The London-based woman met up with the man from Tinder on Thursday, according to her blog No Bad Dates, Just Good Stories. The date wasn’t off to a great start after he took her to a Costa, a coffee chain in the UK similar to Starbucks, instead of crossing the street to an independent coffee shop.
She wrote that their 32-minute conversation seemed “normal” until the unnamed man said he had to leave to receive an Ocado meal delivery. He asked her to come home with him, but Crouch said she “couldn’t possibly go back to the home of someone [she had] literally just met.”
After they said their goodbyes, Crouch wrote she thought that would be the end of it, but the man texted her to ask if they could see each other again and he would cook a meal for her at his home. Crouch replied a few hours later, politely refusing and saying she didn’t think they had great chemistry together.
The earnest man tried once more, but Crouch was firm in her refusal. Instead of wishing her well, the Tinder date asked for her to pay him back for the £3.50 coffee (that’s roughly $US5.33 at today’s conversion rate) he had bought at Costa.
“It’s a shame you consider a date to be a waste when it doesn’t end on your terms,” Crouch replied, offering to donate the money to a charity instead.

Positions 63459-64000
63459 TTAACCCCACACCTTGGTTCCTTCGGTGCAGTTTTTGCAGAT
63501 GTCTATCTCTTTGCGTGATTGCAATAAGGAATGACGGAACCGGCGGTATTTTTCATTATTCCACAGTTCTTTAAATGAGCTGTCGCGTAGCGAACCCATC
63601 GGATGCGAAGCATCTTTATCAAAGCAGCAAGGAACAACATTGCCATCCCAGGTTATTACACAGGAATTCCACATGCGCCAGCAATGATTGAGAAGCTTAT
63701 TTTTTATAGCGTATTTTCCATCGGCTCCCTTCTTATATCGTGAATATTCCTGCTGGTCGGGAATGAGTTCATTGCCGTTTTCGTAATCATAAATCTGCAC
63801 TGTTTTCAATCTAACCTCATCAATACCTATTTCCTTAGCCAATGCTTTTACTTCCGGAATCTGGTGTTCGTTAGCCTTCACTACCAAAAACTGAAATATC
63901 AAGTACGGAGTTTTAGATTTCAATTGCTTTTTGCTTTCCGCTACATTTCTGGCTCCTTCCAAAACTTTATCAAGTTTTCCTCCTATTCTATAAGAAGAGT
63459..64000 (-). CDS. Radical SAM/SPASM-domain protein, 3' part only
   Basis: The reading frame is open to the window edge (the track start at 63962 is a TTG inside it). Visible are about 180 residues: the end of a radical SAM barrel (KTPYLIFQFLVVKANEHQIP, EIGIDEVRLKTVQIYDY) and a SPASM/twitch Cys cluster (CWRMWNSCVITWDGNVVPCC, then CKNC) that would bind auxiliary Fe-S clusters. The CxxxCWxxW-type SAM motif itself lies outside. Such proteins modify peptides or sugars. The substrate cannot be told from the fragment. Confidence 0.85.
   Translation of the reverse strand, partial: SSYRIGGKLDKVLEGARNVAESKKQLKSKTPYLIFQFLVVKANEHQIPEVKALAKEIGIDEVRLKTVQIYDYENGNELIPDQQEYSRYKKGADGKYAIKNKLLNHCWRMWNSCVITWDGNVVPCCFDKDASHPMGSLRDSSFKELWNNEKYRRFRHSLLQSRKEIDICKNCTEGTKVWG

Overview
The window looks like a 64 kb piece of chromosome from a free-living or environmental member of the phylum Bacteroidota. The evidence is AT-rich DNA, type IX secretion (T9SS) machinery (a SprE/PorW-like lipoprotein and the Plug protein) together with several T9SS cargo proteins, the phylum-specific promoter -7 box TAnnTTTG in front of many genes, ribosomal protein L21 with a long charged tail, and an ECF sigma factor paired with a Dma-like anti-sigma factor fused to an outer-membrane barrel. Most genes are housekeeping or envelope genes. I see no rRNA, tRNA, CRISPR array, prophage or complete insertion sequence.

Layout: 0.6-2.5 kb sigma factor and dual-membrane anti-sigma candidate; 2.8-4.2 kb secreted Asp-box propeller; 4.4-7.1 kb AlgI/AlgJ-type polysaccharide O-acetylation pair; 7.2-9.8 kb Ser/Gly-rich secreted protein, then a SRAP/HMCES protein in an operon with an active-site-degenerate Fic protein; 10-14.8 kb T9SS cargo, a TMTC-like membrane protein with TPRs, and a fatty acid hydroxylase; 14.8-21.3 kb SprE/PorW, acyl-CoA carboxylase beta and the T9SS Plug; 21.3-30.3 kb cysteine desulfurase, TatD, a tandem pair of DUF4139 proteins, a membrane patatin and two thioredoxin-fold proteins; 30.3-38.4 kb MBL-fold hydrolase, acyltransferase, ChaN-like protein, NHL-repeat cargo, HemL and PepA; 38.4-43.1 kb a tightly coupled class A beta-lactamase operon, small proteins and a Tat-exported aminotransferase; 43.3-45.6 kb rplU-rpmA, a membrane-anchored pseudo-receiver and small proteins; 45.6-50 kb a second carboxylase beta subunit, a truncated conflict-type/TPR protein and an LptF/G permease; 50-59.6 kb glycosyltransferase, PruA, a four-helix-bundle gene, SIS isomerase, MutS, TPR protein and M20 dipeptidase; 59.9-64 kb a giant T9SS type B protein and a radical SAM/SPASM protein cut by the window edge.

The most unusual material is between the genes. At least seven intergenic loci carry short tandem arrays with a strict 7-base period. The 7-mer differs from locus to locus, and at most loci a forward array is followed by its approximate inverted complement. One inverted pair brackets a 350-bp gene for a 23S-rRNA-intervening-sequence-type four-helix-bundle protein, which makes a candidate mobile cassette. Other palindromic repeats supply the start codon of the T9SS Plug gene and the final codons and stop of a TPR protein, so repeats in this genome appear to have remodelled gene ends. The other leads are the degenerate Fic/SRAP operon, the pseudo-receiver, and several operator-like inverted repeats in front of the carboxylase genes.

“I’d like to decide myself what to do with my money,” the man responded, sending her his account and routing numbers for his bank so Crouch could send him the money.
“I don’t come with a money back guarantee,” Crouch wrote on her blog, adding that she always offers to pay for herself. “Dates aren’t commodities.”
After one reader asked if she paid him back, Crouch responded sarcastically: “By carrier pigeon. In pennies.”
If this sounds familiar, it’s because the situation is almost identical to a different London woman back in September. After a 45-minute date, the man asked to cook her dinner and was rebuffed. He tried to convince her to see him again, but after she refused, he asked to be refunded for the drink he had bought her.
‘You’re unfair and I’m now sorry that I paid for your drink tonight,” he texted her. “Can I ask you to pay me back for it? It would just be fair.”
He then sent her the cost of the £4.50 (around $US7) drink as well as his routing and account number.
Perhaps we have a serial Tinder user on our hands. To read the full story and see all the texts, visit Crouch’s blog No Bad Dates, Just Good Stories.
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